“Every day is different,” Miles says. “Also, I really feel like the work that I’m doing has a positive impact on how the organisation operates. My role means I have direct exposure to the activities of both zoos… The way we work, particularly since I’ve been here, feels like it’s constantly evolving, which makes life in the finance team interesting.”
Although Miles works on ZSL’s commercial activities, the conservation side is never far away; the bulk of the revenue from the zoos must go into ZSL’s animal welfare, science and conservation work. That means a smaller pot for commercial activities, which poses an interesting challenge, Miles explains:
“The teams have to be really imaginative and efficient with the resources they do have.” Miles has the autonomy to make improvements to the reports, KPIs and analysis that she does for the teams she works with.
Having previously worked in the finance department of McDonald’s, she introducednew ideas that allowed the ZSL teams to look at things in a much more commercially focused way.
“Since I started, there’s been a huge improvement in the reporting we’ve been doing, which enables the teams to look at their resource in a different, more detailed, way,” she says. “They can then make improvements and be more efficient in their decision-making.” The finance team is very close-knit, says Miles. Passion, communication skills and personality are key attributes.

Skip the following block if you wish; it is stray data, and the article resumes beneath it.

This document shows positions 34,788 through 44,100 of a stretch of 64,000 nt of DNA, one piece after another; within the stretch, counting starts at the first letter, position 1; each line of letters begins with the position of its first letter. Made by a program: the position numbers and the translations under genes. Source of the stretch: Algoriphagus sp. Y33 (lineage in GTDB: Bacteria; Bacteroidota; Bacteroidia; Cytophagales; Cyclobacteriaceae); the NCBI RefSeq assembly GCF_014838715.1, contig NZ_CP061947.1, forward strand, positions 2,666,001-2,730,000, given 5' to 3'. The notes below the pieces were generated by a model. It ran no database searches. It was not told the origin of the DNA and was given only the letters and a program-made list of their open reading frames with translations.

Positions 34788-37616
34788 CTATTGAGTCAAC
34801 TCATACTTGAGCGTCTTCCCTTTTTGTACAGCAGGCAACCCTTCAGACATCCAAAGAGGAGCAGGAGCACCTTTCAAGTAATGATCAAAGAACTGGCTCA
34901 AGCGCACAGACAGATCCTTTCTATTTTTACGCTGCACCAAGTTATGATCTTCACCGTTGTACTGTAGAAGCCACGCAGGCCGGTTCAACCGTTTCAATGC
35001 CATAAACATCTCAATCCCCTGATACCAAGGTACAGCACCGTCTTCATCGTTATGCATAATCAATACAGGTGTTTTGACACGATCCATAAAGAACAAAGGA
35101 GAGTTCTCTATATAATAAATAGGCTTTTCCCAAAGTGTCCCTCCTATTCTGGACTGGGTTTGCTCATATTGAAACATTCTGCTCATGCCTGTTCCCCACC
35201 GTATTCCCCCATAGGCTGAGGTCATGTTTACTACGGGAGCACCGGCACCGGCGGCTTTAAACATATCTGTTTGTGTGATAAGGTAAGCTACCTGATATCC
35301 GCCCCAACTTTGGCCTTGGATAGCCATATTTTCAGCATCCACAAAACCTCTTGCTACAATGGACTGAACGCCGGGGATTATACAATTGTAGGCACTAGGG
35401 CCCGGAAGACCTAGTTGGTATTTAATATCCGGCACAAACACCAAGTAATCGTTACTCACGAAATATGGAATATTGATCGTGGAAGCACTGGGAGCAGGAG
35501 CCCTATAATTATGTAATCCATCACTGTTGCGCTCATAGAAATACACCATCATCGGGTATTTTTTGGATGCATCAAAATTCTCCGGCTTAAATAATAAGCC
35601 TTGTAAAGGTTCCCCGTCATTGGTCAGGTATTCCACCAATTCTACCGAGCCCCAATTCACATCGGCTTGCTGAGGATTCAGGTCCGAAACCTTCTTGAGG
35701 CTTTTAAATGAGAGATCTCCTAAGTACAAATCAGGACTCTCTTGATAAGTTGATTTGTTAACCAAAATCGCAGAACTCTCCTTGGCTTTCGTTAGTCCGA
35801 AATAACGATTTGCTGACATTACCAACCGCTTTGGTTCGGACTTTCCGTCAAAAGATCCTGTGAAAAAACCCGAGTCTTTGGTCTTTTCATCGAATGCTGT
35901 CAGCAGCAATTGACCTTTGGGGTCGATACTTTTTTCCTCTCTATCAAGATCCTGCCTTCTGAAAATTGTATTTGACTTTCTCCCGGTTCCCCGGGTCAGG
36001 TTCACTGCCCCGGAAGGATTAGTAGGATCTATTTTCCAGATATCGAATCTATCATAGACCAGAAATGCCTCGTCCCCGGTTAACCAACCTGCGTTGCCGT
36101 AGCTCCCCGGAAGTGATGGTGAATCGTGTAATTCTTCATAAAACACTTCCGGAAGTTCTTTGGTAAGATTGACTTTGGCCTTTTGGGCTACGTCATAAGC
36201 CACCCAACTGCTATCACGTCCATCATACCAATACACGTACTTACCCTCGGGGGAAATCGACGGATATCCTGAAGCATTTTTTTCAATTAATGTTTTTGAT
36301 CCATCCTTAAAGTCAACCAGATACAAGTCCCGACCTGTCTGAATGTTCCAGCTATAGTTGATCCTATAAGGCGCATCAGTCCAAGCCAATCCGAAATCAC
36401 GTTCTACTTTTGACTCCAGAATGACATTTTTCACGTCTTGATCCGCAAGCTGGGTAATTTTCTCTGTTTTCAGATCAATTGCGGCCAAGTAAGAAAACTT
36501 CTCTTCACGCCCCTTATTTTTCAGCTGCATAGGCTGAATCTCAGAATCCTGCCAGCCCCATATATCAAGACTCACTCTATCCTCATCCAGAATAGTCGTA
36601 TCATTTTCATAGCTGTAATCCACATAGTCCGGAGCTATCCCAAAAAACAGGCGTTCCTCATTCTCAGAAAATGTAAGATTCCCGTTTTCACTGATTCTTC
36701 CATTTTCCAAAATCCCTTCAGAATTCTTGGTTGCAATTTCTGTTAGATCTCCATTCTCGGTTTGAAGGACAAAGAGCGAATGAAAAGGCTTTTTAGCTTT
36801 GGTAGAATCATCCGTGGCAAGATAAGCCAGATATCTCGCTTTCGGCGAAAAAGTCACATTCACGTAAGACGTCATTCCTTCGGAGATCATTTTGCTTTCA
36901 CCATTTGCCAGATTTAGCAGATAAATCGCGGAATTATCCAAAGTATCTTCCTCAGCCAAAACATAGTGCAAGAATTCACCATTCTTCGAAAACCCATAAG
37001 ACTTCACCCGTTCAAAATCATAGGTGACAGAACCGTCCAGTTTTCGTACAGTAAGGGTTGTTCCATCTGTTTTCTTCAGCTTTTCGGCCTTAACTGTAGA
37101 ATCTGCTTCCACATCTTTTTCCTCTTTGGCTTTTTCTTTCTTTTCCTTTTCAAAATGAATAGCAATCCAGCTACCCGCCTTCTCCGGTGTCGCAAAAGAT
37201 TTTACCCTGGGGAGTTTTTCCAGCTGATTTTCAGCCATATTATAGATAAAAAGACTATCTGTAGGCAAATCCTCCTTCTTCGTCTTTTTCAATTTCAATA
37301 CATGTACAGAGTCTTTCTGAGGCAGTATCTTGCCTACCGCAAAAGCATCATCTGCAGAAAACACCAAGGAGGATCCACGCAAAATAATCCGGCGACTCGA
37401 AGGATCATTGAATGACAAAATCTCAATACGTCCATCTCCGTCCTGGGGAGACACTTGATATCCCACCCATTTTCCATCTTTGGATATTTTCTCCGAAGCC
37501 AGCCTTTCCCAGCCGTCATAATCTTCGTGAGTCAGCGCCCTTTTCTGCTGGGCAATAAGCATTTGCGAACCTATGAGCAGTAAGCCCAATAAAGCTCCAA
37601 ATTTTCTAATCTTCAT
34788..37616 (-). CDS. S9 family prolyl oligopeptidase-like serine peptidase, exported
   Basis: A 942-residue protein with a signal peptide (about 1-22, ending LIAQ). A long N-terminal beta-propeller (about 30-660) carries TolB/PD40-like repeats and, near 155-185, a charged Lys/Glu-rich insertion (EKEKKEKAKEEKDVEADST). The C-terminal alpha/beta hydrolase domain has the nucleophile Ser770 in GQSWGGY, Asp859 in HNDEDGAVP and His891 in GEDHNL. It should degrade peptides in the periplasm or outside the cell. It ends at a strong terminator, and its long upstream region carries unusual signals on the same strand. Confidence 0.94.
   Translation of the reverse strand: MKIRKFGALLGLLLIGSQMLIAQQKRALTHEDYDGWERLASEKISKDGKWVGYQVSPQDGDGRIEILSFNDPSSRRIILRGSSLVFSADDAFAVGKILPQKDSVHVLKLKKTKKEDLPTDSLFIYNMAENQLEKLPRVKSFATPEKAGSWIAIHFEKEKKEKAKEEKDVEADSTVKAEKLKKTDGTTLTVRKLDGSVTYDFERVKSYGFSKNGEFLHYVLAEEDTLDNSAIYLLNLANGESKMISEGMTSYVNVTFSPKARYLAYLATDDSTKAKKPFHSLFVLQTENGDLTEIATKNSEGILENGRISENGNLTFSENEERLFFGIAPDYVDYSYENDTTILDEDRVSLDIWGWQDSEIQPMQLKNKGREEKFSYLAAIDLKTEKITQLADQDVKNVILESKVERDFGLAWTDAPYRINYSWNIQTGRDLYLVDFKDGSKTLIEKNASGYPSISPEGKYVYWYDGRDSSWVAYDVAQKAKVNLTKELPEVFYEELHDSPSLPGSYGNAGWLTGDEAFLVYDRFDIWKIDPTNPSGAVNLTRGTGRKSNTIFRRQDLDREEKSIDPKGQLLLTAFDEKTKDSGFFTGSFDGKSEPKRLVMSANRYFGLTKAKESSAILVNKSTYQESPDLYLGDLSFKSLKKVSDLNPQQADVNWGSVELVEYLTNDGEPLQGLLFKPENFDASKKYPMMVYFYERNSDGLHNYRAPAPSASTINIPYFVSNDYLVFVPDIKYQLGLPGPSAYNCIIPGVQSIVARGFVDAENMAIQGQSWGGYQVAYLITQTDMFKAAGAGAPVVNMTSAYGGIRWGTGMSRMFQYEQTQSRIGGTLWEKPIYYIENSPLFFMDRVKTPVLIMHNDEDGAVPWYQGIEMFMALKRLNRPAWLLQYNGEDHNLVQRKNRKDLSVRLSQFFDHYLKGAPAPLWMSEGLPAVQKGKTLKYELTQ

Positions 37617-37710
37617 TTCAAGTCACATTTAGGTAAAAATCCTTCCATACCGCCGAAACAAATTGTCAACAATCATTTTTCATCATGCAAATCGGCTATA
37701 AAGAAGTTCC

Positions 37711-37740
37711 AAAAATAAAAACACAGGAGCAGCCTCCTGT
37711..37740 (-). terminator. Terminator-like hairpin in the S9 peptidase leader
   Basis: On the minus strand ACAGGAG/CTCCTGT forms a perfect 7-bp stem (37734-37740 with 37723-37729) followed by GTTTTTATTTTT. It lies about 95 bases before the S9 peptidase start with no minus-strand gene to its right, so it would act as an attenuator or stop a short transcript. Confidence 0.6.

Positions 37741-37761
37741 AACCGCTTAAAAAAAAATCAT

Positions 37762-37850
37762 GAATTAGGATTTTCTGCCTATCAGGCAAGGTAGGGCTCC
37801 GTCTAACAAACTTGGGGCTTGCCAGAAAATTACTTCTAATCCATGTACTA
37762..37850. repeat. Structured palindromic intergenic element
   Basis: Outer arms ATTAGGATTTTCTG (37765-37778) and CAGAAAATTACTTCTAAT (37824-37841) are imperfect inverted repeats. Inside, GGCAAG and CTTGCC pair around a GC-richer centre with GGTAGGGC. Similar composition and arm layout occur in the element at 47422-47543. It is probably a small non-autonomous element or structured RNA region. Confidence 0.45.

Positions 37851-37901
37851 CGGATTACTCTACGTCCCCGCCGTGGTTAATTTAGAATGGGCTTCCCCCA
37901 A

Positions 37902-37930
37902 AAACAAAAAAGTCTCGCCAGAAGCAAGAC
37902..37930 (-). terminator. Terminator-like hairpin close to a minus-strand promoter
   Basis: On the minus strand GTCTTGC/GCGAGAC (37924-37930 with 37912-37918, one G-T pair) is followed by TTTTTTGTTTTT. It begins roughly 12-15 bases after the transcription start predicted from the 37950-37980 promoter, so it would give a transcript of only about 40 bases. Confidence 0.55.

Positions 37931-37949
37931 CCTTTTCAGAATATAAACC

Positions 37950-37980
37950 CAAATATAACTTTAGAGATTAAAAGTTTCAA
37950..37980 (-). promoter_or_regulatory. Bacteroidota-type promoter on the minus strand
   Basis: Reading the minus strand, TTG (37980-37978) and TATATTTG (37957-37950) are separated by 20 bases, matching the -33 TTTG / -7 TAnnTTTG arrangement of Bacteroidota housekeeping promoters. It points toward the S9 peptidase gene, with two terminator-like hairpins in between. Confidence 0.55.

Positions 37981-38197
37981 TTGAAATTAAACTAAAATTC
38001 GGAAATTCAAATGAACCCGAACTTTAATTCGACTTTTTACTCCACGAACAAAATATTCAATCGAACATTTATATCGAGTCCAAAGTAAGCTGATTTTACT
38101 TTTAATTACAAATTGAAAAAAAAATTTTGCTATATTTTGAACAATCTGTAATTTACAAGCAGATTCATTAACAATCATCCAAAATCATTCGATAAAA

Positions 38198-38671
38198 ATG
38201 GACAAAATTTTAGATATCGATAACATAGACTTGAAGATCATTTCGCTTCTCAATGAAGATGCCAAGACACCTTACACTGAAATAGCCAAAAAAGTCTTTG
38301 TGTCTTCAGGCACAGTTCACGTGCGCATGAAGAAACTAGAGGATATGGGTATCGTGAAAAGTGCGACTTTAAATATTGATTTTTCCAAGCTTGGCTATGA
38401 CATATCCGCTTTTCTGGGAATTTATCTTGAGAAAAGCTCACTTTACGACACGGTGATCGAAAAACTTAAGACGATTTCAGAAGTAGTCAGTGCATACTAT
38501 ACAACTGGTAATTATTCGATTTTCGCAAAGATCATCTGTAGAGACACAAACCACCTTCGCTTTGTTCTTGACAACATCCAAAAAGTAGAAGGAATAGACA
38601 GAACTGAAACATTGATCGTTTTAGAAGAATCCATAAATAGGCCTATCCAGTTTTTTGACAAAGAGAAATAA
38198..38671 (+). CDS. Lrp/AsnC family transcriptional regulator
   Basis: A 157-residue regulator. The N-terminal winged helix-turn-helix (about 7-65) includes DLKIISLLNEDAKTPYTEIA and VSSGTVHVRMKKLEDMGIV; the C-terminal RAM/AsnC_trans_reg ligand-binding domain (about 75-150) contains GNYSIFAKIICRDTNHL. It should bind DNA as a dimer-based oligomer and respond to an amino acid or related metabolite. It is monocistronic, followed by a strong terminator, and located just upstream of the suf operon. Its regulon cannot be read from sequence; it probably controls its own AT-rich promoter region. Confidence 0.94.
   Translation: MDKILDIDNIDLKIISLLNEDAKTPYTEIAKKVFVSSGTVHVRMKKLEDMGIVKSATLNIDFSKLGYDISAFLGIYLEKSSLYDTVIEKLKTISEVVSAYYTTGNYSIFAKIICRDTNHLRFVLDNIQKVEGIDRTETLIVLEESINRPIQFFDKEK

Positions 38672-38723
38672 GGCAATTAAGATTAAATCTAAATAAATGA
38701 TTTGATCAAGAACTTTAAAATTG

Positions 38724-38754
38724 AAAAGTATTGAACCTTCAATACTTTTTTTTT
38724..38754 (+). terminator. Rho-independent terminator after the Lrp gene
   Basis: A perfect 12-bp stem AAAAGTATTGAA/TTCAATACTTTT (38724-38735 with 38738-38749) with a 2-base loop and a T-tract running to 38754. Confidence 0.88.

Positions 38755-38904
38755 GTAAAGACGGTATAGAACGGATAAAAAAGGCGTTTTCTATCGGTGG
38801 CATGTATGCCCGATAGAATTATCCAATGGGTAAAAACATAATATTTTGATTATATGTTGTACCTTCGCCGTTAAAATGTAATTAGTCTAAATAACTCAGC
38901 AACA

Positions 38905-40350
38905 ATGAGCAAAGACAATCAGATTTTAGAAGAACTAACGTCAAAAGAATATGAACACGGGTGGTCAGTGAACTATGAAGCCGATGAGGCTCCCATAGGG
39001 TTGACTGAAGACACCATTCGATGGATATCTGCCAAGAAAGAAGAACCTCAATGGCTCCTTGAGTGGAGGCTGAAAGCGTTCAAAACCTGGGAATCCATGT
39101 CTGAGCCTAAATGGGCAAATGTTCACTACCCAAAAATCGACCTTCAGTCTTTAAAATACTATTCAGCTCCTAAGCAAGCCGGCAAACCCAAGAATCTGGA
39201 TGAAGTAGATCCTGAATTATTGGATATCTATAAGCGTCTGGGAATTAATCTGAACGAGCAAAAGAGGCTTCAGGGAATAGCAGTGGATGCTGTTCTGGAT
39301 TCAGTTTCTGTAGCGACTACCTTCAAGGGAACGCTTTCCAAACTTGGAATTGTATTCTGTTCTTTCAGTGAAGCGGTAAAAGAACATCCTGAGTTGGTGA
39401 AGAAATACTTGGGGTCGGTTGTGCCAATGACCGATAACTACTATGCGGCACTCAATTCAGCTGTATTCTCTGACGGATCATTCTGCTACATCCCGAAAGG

“We enjoy working and socialising together, and we’re looking for new people to join the team,” says Miles. “It’s really important to us that people work well with the rest of the team. I think that’s the key for us – we want to make it an enjoyable place to work.”
Smith agrees: “It’s having an inquiring mind as well. It’s important to wonder what the numbers mean for the organisation, and how we should respond to them. It’s not just number-crunching – it’s far more than that.”
This article appeared in our summer 2018 issue of 20 magazine.
Mark Rowland is a journalist and former editor of Accounting Technician and 20 magazine.